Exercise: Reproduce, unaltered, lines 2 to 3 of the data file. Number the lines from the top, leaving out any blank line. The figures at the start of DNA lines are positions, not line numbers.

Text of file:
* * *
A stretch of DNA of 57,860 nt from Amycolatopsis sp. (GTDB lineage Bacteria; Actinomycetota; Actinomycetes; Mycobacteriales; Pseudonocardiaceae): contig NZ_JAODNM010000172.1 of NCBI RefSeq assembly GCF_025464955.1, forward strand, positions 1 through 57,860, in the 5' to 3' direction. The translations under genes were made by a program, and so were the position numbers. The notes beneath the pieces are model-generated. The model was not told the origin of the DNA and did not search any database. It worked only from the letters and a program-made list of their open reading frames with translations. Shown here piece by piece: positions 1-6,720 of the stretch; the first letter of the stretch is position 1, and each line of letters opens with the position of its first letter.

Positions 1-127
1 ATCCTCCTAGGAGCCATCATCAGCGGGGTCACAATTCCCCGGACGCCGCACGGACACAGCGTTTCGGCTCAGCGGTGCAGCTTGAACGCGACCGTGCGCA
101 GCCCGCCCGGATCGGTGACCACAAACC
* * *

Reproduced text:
Positions 1-127
1 ATCCTCCTAGGAGCCATCATCAGCGGGGTCACAATTCCCCGGACGCCGCACGGACACAGCGTTTCGGCTCAGCGGTGCAGCTTGAACGCGACCGTGCGCA